Alumni Profile / Lisa Witter: Speaking her truth

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Lisa Witter (Stevenson '95, politics) 

Lisa Witter (Stevenson '95, politics) has five choice words for women who have something to say but haven't quite worked up the nerve to say it:

"Be brave. Go for it."

She encourages "the strategic suspension of humility for the sake of humanity."

A firm believer in the power of communications to advance social issues, Witter is partner and chief change officer of Fenton, the biggest public interest communications firm in the country. She focuses on behavior change, innovation, women's issues, and global affairs for clients including Desmond Tutu's The Elders and The Ford Foundation. She was named by the World Economic Forum as a Young Global Leader in 2010.

As an expert on politics, philanthropy, and women's issues; an activist; and a commentator on Fox News, MSNBC, and Fast Company, among many others, Witter clearly embodies her own philosophy.

"If you've been doing great things, if you have given a philanthropic gift, if you have a TED talk to give, then be brave up there, step in front of the loudspeaker and go for it."

"It might be a little bit scary," she added, "But this is for a wider cause. It is not just for you. This is your opportunity to be more public, and create change."

Consider that she once ran for the president of the United States. It was only a stunt for a Showtime reality series, but she shook hands with countless little girls and asked if they'd consider running for president for real. "Yes!" they replied in droves.

Born in Everett, Wash., Witter grew up in a household where neither parent went to college.

Her mother worked for 45 years in a paper mill. Her father grew up in North Dakota and served in Vietnam. Apparently his intense fear of public speaking did not get passed down to young Lisa, who sometimes got lost on purpose just to say her own name over the P.A. system. Even now she recalls that experience as "exhilarating."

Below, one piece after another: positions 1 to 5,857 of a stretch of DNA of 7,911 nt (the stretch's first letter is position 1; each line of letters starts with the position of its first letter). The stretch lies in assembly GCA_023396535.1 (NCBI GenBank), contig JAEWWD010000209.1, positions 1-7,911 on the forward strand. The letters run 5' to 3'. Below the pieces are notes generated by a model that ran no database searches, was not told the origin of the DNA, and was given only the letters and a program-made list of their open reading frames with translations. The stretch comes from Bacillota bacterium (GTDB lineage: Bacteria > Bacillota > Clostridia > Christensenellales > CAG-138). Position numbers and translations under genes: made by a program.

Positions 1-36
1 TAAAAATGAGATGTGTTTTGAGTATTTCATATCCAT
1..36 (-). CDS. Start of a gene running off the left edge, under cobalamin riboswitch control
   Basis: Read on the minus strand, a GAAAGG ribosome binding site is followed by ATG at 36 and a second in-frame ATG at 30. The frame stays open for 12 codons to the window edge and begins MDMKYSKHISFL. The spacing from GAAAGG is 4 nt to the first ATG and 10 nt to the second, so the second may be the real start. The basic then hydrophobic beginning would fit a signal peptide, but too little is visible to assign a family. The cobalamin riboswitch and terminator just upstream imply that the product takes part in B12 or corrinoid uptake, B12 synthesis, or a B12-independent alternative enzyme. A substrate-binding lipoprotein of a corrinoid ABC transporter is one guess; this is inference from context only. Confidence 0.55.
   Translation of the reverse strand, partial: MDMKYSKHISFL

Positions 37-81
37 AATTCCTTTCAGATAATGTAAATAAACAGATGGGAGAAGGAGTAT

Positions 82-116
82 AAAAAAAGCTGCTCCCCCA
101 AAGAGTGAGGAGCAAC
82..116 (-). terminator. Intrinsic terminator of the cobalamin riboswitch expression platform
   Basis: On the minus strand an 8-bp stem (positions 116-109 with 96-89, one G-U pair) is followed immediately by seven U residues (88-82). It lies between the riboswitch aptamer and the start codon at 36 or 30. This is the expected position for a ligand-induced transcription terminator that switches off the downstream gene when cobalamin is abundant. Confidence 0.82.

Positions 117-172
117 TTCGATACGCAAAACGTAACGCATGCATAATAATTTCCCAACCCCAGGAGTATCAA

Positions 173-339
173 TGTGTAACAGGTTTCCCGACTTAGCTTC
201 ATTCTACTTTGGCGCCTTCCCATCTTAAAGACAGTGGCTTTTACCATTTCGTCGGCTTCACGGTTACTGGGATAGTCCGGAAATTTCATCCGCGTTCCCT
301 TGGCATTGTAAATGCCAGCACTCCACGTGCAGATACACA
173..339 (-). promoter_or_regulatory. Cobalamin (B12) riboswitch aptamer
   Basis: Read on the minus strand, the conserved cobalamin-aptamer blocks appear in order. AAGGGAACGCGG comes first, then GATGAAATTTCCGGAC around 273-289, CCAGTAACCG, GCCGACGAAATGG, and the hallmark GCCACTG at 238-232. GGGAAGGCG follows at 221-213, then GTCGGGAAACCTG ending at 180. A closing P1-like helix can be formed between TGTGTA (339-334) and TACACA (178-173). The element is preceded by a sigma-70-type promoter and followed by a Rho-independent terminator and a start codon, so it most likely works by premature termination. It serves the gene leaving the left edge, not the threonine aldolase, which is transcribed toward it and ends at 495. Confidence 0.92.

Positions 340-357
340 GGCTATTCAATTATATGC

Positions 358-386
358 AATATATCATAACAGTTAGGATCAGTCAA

Her time at UCSC honed her leadership philosophy and her attitude toward activism and social change, which emphasizes good humor, fun, and "engagement through the point of agreement" instead of brinkmanship.

"You have less conflict if you start with universal truths, such as, 'We all want to live in communities where there isn't violence,' not, 'The NRA is bad,'" she said. "To make people listen deeply, and for other reasons, I use humor, I have fun. Why does everything have to be so serious all the time?"

Witter is co-author with Lisa Chen of the cheekily titled book, The She Spot: Why Women are the Market for Changing the World and How to Reach Them. The book blows up the popular thinking that women are a "special interest" niche by showing that they make 83 percent of consumer decisions, were an essential determining factor in the last several presidential elections, and give the most to nonprofits.

"We're not a niche," she said. "We're the majority. The only place where we're missing is in positions of power."

Her work sends her all over the world, including Dubai, where she serves as a member of the Global Agenda Council on Neuroscience and Behavior Change—and, to her surprise, where she ran into a fellow Banana Slug.

It just goes to show, she said, that UCSC alumni "are in the highest places doing the most interesting work grounded in a passion for making the world a better place."